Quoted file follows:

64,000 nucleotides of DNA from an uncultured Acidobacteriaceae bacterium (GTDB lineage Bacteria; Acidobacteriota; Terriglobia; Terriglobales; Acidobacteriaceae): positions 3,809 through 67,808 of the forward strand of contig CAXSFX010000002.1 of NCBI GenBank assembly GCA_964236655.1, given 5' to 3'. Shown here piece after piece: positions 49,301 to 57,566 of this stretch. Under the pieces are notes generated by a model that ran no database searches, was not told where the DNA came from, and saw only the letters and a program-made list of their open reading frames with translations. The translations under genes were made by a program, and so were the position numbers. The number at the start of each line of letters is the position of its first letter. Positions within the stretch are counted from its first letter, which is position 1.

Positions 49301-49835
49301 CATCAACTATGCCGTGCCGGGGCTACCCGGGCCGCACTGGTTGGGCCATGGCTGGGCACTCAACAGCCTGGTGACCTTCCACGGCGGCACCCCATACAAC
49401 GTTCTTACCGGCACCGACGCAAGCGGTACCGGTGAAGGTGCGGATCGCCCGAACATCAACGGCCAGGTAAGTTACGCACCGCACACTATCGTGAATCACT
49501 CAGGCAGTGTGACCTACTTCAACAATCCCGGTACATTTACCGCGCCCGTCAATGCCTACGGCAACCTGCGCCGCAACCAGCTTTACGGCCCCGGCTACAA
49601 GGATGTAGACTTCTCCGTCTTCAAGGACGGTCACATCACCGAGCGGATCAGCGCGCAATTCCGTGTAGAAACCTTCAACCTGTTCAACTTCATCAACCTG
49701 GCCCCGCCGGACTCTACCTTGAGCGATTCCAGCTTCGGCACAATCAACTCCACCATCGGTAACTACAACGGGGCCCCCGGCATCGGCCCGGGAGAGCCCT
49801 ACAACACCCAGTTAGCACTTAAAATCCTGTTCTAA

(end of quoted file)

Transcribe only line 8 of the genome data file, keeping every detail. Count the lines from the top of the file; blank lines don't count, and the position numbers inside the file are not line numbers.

49801 ACAACACCCAGTTAGCACTTAAAATCCTGTTCTAA